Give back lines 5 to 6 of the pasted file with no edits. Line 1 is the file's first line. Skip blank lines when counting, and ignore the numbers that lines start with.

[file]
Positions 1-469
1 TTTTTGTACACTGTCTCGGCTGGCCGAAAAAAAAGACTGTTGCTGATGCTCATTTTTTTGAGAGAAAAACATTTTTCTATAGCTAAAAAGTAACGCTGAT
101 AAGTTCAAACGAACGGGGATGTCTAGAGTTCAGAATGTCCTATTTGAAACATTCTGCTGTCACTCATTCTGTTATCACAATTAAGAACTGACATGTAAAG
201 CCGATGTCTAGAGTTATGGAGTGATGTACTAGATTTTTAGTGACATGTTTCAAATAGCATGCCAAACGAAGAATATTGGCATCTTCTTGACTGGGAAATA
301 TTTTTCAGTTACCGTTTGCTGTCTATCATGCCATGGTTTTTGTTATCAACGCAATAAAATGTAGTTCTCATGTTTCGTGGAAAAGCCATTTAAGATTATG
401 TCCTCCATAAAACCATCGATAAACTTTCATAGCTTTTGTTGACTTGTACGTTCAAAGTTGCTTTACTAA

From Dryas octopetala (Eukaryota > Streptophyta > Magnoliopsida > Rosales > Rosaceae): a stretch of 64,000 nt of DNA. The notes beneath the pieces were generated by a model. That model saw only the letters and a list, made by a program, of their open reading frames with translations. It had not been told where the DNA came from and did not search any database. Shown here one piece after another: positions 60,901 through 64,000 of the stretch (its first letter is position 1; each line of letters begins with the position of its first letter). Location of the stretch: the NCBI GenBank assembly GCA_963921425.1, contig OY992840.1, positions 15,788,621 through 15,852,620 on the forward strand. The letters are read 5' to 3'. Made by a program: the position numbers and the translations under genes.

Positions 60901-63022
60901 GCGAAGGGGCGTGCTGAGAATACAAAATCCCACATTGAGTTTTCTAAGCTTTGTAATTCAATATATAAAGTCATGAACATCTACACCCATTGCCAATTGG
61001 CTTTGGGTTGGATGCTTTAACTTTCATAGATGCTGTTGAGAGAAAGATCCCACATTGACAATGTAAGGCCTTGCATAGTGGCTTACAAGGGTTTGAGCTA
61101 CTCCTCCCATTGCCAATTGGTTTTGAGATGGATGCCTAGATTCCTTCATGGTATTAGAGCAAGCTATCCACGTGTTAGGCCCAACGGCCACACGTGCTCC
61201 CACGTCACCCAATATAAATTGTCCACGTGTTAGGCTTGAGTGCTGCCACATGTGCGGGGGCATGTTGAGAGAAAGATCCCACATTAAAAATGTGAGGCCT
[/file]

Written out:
301 TTTTTCAGTTACCGTTTGCTGTCTATCATGCCATGGTTTTTGTTATCAACGCAATAAAATGTAGTTCTCATGTTTCGTGGAAAAGCCATTTAAGATTATG
401 TCCTCCATAAAACCATCGATAAACTTTCATAGCTTTTGTTGACTTGTACGTTCAAAGTTGCTTTACTAA